A state, or its licensed, contracted importer or wholesaler, will likely have to get its own distinct “labeler code,” which is the first five digits of the National Drug Code. The code is the U.S. system of unique identifiers for every drug, an essential component of the track-and-trace system. Once the HHS secretary approves a state program and the imports are re-labeled to be FDA compliant, the drugs are then FDA approved.
Of course, the pharmaceutical industry is utterly threatened by the prospect that prices in the U.S. will have to be competitive with global pricing. The industry’s anxiety about creating a process to assure that drugs are affordable in the U.S. should not be equated with threats to life and safety. In fact, just the opposite is true. As I wrote in a recent white paper, creating a market for pharmaceuticals with competitive prices that actually makes drugs affordable for patients and consumers at the pharmacy counter protects life and safety. The threat to health and safety is when people cannot afford the medications they need, as we see so clearly with news about deaths from the high cost of insulin. The threat does not come from closed systems of importation for expensive brand drugs from countries that have the same manufacturing standards we have.
To create an optimal wholesale import program, Congress should amend existing law to allow states to import biologics, which is important since insulin will be classified as a biologic next year. Current law also prohibits the importation of narcotics.
States need to be able to import directly from Europe and Japan, not just from Canada. The current FDA law allows imports only from Canada for entities that are not manufacturers and their designees. But there are important exceptions to this policy. The FDA already imports pharmaceuticals from around the globe when drug shortages occur in the U.S. The FDA also allows clinical trial sponsors working on behalf of manufacturers to import biologics so developing biosimilars can be developed more affordably. (I find it fascinating that drug companies find U.S.-licensed biologics too expensive for the clinical trials needed to develop biosimilars and so the FDA had needed to allow imports to facilitate biosimilar market development.) If importing drugs and biologics is safe for these various purposes, closed systems of state-administered drug importation programs should have as much latitude as federal programs.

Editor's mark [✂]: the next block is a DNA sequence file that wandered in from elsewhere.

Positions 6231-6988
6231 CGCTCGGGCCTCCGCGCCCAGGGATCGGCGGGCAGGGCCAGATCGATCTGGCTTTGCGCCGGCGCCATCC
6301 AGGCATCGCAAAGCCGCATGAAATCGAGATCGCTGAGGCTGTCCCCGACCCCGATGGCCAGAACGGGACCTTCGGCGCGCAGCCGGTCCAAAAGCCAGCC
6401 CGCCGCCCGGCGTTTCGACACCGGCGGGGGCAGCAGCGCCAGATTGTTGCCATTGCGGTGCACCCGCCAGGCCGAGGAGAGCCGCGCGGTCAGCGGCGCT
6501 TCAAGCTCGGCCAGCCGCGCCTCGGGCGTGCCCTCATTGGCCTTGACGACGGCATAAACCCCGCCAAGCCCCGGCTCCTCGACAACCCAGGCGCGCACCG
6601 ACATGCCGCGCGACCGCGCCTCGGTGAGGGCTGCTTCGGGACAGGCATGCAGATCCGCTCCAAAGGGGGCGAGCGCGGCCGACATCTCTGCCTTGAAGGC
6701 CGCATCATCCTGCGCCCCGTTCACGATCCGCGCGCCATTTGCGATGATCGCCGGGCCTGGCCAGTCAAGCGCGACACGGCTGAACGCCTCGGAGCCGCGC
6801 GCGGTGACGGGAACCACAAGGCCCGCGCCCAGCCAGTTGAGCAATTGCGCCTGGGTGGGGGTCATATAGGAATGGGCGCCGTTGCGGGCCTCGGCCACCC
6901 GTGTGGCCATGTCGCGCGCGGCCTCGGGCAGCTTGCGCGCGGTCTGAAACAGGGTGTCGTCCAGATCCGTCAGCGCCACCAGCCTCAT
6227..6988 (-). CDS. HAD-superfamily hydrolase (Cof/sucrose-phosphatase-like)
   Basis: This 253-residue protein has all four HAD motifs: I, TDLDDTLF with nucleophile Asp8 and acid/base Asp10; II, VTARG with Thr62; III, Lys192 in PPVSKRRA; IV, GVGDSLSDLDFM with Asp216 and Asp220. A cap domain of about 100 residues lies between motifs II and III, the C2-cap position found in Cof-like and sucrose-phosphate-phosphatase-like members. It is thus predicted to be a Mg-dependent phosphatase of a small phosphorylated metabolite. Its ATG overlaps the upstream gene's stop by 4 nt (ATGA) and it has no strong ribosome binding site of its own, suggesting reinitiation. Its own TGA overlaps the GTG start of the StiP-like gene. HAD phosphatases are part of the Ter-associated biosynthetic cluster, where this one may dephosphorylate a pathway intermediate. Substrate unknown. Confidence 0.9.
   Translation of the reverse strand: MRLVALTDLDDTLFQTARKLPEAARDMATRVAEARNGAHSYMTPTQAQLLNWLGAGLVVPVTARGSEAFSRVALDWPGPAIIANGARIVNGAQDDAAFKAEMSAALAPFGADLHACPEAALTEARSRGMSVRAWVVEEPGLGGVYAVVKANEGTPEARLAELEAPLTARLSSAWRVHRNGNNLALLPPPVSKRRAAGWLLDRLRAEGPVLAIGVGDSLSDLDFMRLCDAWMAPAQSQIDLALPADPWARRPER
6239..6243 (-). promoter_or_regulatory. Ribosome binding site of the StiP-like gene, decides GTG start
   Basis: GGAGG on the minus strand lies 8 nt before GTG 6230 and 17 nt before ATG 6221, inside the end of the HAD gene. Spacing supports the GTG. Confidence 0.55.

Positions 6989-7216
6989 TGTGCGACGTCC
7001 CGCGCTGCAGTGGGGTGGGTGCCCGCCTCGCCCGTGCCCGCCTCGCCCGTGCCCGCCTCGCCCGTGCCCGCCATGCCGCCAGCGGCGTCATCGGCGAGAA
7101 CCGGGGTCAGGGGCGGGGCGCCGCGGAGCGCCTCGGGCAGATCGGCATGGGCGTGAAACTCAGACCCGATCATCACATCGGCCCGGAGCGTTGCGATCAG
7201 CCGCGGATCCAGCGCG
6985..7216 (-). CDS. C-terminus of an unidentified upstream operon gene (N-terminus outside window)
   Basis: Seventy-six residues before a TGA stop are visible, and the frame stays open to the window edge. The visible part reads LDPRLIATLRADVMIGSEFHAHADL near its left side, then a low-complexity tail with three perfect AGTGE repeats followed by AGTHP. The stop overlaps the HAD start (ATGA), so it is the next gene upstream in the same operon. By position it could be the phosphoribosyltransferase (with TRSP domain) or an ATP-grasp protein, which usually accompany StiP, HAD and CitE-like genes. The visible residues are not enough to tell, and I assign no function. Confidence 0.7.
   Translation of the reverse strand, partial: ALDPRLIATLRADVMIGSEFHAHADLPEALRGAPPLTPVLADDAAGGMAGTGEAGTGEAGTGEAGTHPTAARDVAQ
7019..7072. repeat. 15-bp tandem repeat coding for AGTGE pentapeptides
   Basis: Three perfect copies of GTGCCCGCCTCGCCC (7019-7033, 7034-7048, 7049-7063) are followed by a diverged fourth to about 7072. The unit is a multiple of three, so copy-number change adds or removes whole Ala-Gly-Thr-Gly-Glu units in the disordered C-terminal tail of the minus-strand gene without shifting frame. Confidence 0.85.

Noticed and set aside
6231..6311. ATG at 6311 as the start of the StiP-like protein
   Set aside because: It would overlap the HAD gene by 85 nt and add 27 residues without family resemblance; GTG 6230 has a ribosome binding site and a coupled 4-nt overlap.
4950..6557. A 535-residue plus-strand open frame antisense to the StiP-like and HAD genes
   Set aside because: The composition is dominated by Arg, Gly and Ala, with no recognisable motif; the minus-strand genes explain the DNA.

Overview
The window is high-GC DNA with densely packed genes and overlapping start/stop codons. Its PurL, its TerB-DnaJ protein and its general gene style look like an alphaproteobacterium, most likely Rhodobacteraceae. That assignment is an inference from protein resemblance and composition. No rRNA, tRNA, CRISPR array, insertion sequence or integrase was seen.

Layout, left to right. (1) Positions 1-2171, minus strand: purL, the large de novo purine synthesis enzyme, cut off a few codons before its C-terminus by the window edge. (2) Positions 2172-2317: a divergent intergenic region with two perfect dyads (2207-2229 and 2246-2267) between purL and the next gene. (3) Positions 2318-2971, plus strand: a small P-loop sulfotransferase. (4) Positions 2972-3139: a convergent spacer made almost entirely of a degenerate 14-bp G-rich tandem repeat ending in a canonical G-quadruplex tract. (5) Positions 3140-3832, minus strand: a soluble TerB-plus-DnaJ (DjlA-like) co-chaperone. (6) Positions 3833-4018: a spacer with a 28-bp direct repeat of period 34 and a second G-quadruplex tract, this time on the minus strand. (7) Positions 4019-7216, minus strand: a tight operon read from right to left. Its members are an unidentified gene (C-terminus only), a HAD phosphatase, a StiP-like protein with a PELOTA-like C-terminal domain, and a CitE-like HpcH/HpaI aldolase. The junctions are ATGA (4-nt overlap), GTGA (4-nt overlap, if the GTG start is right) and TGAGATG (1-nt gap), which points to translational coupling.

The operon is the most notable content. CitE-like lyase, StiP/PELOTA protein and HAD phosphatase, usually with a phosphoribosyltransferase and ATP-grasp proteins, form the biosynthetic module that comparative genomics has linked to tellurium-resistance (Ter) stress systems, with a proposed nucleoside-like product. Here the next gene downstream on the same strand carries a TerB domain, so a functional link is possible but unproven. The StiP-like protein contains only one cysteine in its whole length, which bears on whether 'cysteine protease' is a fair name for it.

The issues that kept wholesale drug importation from occurring might have been relevant two decades ago, but raising those issues today, in the context of closed, state-administered importation programs is nothing more than scare tactics. The global pharmaceutical supply chain of today can be safely used to relieve the sometimes crushing financial burden of drug treatments — at least until we have an effective national approach to drug affordability.
Jane Horvath is a consultant for states and state organizations on health care financing and drug cost containment and a part-time research faculty member at Georgetown University’s McCourt School of Public Policy. She has support from Arnold Ventures and The Commonwealth Fund for developing drug cost containment policy.